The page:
Defendant was convicted of three violations of the Georgia Controlled Substances Act: possession of marijuana with intent to distribute, selling marijuana, and selling cocaine. Defendant appeals. Held:
1. Defendant raises for the first time on appeal the contention that he was not afforded effective assistance of trial counsel. On October 13, 1987, a motion for new trial was filed on behalf of defendant by appellate counsel, not by trial counsel. Since that motion remained pending before the trial court, until denied by an order filed January 26, 1988, defendant's case became subject to the rationale of the decision in Thompson v. State, 257 Ga. 386 (359 SE2d 664)
(decided September 9, 1987). Therefore, since the case sub judice was pending before the trial court when Thompson became effective, the failure to amend the previously filed motion for new trial to include the claim of ineffective trial counsel results in a waiver of that claim. Foote v. State, 184 Ga. App. 900 (1) (363 SE2d 180)
2. Defendant also enumerates as error the trial court's ruling, after a Jackson v. Denno, 378 U. S. 368 (84 SC 1774, 12 LE2d 908) hearing, admitting into evidence defendant's incriminating statements to law enforcement officers. The State's evidence shows that defendant was twice advised of his Miranda v. Arizona, 384 U. S. 436 (86 SC 1602, 16 LE2d 694) rights prior to making the statement at issue; that defendant was not threatened; that no promises were made to defendant; that defendant indicated that he was willing to make a statement; that defendant refused to sign a form acknowledging receipt of the Miranda warnings; and that defendant appeared to know what he was doing. Defendant made an oral statement to law enforcement officers which was reduced to a writing by an officer and signed by defendant. Defendant's evidence is that his reason for not signing the Miranda warnings form was so he would not have to answer questions without an attorney and that the written statement had been altered after he signed it. " ' "In deciding the admissibility of a statement during a Jackson-Denno hearing, the trial court 'must consider the totality of the circumstances' and must determine the admissibility of the statement under the 'preponderance of the evidence' standard. Unless the factual and credibility findings of the trial court are 'clearly erroneous,' the trial court's decision on admissibility will be upheld on appeal. (Cit.)" Fowler v. State, 246 Ga. 256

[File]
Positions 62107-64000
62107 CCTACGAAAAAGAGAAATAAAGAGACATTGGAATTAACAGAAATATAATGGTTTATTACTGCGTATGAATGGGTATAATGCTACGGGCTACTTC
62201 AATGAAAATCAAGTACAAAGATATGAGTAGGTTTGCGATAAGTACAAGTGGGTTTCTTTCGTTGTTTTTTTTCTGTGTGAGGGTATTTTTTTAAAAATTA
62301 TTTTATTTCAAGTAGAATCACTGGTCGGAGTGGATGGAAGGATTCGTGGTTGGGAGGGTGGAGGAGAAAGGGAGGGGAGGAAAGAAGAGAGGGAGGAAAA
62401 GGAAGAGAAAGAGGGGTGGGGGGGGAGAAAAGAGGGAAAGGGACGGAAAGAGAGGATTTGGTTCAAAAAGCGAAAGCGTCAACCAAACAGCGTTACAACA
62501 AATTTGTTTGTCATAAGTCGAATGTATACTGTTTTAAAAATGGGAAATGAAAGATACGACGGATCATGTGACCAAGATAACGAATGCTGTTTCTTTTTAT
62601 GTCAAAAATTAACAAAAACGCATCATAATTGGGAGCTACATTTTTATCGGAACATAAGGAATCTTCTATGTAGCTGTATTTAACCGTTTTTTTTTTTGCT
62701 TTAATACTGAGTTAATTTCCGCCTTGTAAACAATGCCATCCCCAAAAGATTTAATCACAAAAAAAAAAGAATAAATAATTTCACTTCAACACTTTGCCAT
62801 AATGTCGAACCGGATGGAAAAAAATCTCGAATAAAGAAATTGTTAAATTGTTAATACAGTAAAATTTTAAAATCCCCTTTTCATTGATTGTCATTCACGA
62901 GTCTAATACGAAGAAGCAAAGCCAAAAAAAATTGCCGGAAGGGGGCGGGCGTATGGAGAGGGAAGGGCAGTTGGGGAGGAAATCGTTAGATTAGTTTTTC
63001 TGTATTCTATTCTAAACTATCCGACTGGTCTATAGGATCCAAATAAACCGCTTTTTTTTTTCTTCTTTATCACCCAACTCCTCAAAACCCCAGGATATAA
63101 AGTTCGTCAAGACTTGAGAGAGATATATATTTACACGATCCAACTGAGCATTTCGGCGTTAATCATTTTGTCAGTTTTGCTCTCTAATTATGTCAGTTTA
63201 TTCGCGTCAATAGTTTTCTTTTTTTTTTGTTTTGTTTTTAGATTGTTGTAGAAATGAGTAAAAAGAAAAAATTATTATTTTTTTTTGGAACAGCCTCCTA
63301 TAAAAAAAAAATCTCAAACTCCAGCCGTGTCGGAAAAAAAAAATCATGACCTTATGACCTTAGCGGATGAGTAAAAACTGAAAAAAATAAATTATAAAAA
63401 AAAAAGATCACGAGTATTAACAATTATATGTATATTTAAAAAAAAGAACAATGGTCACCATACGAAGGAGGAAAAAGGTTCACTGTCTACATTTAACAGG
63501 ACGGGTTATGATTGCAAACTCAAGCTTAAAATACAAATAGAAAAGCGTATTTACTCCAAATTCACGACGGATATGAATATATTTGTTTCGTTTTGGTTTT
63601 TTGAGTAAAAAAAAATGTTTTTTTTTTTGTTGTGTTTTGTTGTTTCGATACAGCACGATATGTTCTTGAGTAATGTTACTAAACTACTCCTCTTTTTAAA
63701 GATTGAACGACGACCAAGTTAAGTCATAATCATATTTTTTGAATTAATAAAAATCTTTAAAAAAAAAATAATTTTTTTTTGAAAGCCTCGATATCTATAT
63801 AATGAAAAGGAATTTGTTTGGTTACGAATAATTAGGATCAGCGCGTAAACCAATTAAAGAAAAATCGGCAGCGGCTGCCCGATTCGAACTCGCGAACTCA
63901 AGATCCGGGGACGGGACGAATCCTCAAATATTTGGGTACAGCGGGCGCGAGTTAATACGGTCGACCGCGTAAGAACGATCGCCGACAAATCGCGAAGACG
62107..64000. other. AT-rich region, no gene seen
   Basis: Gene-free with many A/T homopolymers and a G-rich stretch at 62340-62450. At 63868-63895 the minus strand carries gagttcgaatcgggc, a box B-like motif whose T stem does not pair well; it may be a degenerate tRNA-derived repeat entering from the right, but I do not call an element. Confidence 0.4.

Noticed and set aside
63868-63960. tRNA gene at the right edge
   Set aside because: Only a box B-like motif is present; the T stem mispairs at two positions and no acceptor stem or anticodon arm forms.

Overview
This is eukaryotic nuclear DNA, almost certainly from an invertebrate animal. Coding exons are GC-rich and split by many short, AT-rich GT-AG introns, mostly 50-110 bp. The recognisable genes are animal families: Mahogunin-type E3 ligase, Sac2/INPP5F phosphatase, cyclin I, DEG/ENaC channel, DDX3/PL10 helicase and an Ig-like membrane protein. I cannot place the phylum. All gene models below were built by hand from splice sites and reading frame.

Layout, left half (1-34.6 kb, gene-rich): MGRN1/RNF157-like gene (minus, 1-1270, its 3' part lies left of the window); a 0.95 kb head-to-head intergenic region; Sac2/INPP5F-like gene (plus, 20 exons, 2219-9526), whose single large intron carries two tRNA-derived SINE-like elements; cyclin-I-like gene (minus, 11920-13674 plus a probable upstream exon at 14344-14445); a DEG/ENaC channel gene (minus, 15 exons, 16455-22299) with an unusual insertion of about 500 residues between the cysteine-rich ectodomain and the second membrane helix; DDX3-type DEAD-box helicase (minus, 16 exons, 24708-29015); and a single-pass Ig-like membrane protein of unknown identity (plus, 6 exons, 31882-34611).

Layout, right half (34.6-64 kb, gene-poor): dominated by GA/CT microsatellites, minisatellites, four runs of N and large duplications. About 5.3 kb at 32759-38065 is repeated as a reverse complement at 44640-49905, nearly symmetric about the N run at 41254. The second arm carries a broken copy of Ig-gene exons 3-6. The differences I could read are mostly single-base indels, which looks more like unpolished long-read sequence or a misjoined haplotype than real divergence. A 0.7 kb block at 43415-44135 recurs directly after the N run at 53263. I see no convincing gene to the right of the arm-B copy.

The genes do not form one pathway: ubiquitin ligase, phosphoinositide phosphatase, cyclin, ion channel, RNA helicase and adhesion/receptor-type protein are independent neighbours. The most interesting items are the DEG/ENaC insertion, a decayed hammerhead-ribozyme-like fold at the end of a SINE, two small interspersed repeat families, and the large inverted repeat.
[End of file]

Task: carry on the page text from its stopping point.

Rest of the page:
, 258 (271 SE2d 168
) (1980).' Howard v. State, 180 Ga. App. 817 (1) (350 SE2d 825) (1986)
; Cunningham v. State, 255 Ga. 727 (2) (342 SE2d 299) (1986)
; Pierce v. State, 180 Ga. App. 847 (1) (350 SE2d 781) (1986)
." Richardson v. State, 182 Ga. App. 827
, 828 (3) (357 SE2d 162
). See Cannon v. State, 257 Ga. 475
, 477, 478 (2) (360 SE2d 592
). Under the circumstances of the case sub judice, we find no error in the trial court's ruling concerning the admissibility of defendant's incriminating statements.
Lewis R. Slaton, District Attorney, Joseph J. Drolet, Thomas Jones, Richard E. Hicks, Assistant District Attorneys, for appellee.